Cara, the Anti-AI Social Media Platform for Artists, Sees an Explosion of Users

Art on Cara social media app

Screenshot from Cara

Social media is a wonderful way for creatives to get their creations out to a wider audience. From DeviantArt and Behance to Instagram and TikTok, there's a long history of art online. But these days, thanks to algorithm changes and the rise of AI, it can be harder than ever for artists to reach their target audience. That's where Cara comes in.

The artist-run platform has exploded over the last week, jumping from 40,000 to 650,000 users. As a social media platform for creatives, Cara has both a standard timeline, much like Instagram, as well as a portfolio section where creators can display their best work. They can also signal that they are open to new work opportunities, making it a great place for networking.

Cara Social Media Platform for Artists

Screenshot from Cara

So why is Cara seeing such high sign-up numbers? This is most likely is due to Meta's announcement that, as of June 26, they'll be using public Facebook posts, as well as Instagram images and captions, to train AI. Users in the UK and EU were given the option to opt out of this training due to privacy laws, but American users have no such option.

Cara has become a safe haven for these artists and has actually taken a firm stance against AI. AI-generated art is not allowed in portfolios, and Cara has an AI detection system that blocks these images if uploaded. They also add a NoAI tag to any image placed on the platform to signal that AI scrapers shouldn't take images from the platform for training purposes.

As an added layer of security, the platform also allows artists to incorporate anti-AI pixels like Glaze into their uploads. Another popular pixel, Nightshade, will also be included when made available.

Urban sketcher in Cara

Screenshot from Cara/Albert Kiefer

Cara's founded Jingna Zhang is the perfect person to take on the challenge of running the creative platform. A renowned photographer herself, she won a case against a painter who used an image she shot for Harper's Bazaar as the basis for their own art. She's also one of several artists who are suing Google for using their work to train its AI image generator, Imagen.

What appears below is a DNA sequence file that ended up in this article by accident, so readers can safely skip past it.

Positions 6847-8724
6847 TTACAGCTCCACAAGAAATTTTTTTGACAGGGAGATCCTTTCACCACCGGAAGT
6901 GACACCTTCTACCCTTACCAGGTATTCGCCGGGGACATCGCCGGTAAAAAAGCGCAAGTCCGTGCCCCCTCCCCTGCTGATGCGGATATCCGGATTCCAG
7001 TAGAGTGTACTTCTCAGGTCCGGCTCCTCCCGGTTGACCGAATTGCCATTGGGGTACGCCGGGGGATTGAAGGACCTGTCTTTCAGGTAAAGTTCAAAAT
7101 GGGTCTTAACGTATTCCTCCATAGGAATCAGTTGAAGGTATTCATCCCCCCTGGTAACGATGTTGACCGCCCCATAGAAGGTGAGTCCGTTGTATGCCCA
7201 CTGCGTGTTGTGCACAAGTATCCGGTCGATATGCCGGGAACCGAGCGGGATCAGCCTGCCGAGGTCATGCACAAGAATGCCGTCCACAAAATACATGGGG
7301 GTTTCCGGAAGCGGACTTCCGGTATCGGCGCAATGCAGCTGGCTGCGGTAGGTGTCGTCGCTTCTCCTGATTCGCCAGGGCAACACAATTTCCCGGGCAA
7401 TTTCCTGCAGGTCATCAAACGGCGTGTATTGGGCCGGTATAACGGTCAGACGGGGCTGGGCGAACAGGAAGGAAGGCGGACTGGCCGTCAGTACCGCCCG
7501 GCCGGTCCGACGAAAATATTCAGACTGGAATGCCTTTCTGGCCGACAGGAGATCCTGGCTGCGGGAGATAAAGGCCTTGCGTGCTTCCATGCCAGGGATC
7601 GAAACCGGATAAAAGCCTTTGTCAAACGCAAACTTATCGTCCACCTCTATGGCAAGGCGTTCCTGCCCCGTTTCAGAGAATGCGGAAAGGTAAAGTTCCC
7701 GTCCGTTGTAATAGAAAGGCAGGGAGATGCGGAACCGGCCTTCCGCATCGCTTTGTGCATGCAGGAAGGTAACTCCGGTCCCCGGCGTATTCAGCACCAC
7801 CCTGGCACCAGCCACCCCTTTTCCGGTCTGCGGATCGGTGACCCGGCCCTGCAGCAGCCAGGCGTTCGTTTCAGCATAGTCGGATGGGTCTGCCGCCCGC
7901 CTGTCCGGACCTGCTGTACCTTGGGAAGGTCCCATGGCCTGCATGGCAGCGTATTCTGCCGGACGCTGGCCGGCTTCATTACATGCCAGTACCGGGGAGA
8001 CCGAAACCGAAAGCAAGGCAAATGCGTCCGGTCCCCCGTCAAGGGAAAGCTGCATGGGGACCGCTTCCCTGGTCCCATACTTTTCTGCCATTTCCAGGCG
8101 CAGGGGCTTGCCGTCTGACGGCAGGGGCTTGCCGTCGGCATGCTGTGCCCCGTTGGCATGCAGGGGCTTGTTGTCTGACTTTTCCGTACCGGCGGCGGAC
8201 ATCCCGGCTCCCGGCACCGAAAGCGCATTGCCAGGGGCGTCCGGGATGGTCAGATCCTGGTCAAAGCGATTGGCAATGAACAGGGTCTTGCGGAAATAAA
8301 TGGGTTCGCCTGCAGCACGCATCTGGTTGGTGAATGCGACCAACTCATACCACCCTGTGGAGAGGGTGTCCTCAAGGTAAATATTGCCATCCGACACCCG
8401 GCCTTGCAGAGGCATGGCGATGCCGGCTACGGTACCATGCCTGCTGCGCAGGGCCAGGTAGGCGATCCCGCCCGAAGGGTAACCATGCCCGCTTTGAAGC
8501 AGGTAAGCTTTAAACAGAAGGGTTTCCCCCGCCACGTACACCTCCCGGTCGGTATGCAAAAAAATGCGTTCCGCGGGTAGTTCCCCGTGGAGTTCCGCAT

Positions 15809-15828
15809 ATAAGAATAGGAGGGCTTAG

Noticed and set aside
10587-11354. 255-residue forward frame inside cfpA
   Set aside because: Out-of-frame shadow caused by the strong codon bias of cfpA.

“When it comes to art, unfortunately, we just come from a fundamentally different perspective and point of view, because on the tech side, you have this strong history of open source, and people are just thinking like, well, you put it out there, so it’s for people to use,” Zhang tells TechCrunch.

“For artists, it’s a part of ourselves and our identity. I would not want my best friend to make a manipulation of my work without asking me. There’s a nuance to how we see things, but I don’t think people understand that the art we do is not a product.”

With Cara, Zhang hopes to give artists the freedom to continue sharing their art with the public without fear. She's even open to allowing AI on the platform in the future if legislation that protects artists is passed.

So whether you are an artist yourself or you’re just an art lover, head over to Cara and see what all the fuss is about. And while you're at it, follow MyModernMet.

Cara: Website | Instagram | X | Discord

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Jessica Stewart

Jessica Stewart is a Staff Editor and Digital Media Specialist for My Modern Met, as well as a curator and art historian. Since 2020, she is also one of the co-hosts of the My Modern Met Top Artist Podcast. She earned her MA in Renaissance Studies from University College London and now lives in Rome, Italy. She cultivated expertise in street art which led to the purchase of her photographic archive by the Treccani Italian Encyclopedia in 2014. When she’s not spending time with her three dogs, she also manages the studio of a successful street artist. In 2013, she authored the book 'Street Art Stories Roma' and most recently contributed to 'Crossroads: A Glimpse Into the Life of Alice Pasquini'. You can follow her adventures online at @romephotoblog.
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